Masthead header

This is blog post number 3 on the subject of photography. Go to “Rule of Thirds“  and “Getting down on their level” to read the previous two post.

Today I am going to cover infant puppy photos.   If you are going to take photos of young puppies, it is best to start out with a blanket of a solid color and please make it a different shade to the puppy you are photographing.  Pick a background with some weight.  A sheet makes for a poor background choice because every fold or wrinkle will show and it really does look tacky.  You will not be happy with your photos.  White is hard to work with, as it will cause the subject in front to be either to dark or totally overexpose the background creating glare.  White is suitable as an accent (lace, toy, etc) but do not use it for the entire background.  White can make some amazing photos, but takes perfect light, which is unlikely if you are new to photography.   Black can be amazing as well, but it also takes a lot of light, especially with black puppies!  A safe background for infant black puppies is a cream, grey, brown in solids.  You can do a texture but keep it simple like tweed.  If you use a color like pink for girls and blue for boys, just be aware that the color can change how the pups look.  Your blue background will add a blue haze to black puppies, as an example.  I do not have a big issues with this, as I think it adds interest as long as it isn’t overdone.  However, if you want true color to show, you need to stick with more earth tones and move out from there.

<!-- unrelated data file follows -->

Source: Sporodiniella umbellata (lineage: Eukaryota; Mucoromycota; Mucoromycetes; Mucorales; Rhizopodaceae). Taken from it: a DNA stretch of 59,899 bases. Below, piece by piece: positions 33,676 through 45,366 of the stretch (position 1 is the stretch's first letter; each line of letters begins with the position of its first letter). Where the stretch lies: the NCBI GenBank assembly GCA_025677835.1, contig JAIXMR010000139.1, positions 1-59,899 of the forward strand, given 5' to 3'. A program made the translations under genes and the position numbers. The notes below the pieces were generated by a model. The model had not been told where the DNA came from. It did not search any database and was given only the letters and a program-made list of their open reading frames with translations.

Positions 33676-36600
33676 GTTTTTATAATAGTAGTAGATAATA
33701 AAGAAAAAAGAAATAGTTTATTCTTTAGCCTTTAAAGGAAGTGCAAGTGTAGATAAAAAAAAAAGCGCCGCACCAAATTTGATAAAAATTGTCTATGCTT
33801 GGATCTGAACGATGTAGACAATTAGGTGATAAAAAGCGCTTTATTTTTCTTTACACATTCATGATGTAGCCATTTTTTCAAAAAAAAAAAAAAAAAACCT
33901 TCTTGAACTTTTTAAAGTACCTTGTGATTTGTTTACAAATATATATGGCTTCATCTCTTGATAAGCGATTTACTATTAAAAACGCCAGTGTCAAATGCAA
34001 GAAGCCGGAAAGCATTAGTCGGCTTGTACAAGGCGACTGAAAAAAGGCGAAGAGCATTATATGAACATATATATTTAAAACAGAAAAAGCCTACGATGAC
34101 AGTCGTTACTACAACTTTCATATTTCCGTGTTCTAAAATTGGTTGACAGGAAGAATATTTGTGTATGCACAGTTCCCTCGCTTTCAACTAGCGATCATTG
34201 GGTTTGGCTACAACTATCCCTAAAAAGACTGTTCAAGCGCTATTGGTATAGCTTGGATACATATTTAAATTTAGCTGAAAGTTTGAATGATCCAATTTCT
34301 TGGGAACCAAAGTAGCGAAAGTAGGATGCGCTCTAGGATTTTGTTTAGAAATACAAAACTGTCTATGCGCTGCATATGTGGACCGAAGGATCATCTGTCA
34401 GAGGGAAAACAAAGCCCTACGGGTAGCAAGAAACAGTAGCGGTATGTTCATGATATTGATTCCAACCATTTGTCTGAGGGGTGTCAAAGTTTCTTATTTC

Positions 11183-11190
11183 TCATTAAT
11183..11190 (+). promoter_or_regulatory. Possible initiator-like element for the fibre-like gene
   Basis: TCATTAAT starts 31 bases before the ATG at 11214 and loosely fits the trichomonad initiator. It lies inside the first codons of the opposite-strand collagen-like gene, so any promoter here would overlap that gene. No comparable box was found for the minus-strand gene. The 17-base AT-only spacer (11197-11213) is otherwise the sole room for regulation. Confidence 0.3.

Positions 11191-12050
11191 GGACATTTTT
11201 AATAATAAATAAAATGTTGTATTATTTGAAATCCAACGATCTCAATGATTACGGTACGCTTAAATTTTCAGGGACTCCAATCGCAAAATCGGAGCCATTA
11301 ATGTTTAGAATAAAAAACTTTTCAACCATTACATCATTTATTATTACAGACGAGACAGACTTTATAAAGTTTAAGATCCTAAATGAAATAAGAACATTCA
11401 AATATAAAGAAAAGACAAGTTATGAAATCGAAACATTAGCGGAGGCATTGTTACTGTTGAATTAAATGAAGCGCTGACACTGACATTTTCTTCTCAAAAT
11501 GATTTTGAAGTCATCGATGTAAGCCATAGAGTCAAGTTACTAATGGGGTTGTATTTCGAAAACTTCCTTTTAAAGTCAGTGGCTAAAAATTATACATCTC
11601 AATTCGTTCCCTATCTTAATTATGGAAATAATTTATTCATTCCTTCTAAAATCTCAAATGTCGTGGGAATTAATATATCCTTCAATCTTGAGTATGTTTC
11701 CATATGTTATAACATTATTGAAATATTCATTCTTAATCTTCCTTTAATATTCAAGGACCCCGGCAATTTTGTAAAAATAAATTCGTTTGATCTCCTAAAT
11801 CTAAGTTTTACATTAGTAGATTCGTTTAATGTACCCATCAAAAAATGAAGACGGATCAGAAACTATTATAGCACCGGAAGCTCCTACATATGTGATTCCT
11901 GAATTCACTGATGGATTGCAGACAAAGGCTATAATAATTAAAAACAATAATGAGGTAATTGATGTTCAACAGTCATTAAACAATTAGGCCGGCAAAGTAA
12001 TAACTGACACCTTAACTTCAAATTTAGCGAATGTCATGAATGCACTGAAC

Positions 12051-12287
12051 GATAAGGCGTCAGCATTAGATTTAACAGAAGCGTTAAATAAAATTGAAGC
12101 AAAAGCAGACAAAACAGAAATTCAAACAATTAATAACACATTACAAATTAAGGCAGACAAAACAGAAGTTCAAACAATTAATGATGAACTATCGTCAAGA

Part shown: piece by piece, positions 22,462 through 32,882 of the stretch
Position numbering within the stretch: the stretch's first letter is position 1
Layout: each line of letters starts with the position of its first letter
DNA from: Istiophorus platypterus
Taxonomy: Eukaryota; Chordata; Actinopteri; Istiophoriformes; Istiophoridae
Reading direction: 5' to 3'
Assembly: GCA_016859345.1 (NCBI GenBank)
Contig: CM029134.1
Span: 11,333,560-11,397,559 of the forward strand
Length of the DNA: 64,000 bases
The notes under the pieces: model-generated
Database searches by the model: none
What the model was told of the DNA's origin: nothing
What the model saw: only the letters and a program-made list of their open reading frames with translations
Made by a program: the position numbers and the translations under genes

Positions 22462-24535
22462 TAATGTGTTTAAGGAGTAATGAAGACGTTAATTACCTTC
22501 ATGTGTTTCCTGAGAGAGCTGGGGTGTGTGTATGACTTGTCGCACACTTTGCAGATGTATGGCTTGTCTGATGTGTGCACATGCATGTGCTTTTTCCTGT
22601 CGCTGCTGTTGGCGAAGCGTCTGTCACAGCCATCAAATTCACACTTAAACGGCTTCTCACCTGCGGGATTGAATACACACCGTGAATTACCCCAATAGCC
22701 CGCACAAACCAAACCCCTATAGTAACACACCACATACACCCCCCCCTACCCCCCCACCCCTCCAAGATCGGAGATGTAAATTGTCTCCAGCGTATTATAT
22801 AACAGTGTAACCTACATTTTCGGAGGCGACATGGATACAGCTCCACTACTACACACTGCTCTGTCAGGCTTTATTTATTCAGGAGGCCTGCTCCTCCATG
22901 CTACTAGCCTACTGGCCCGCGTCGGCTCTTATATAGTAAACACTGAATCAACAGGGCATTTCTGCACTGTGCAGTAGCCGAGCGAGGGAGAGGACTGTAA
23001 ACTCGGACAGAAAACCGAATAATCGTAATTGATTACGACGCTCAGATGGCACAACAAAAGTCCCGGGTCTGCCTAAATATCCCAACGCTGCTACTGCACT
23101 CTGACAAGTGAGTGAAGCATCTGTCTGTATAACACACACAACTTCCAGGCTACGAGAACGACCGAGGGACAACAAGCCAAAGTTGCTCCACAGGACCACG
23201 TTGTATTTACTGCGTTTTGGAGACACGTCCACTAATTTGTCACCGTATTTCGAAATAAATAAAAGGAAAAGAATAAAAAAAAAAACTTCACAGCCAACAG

I’m going to show you some photos of my typical infant puppy setup for photography.

STEP ONE:  Look around your house for a location that has good natural light.  A large window is perfect for infant pups.  You do not want anything drafty, so no outside shots or open doors.  The puppies safety comes first.  I have a large wall of windows in my computer room that gets direct sunlight in the morning.  Just after the sun peaks over the roof and the direct light is defused, I take photos.  OR on a cloudy day, I take them early in the morning.  The clouds defuse the light.  If you have studio lighting, great.  I do not, so I make do with what nature provides.

Now that you have your location, you need to set up a place for the pups to rest and create a backdrop.  I like to raise my babies up so that when I sit on the floor I can take eye level photos of them.  To do this, I use two laundry baskets and back them up to two computer chairs right in front of my light source.

Next, take a large dog bed and place over the baskets and bend it so it creates a backdrop against the chairs.


Next (NOT SHOWN) put a heating pad on the dog bed and turn it on so it can start to warm the area.  This keeps the puppies very very happy and sleepy.  Lastly, add your basic background.  It can be a blanket or section of heavy fabric, etc.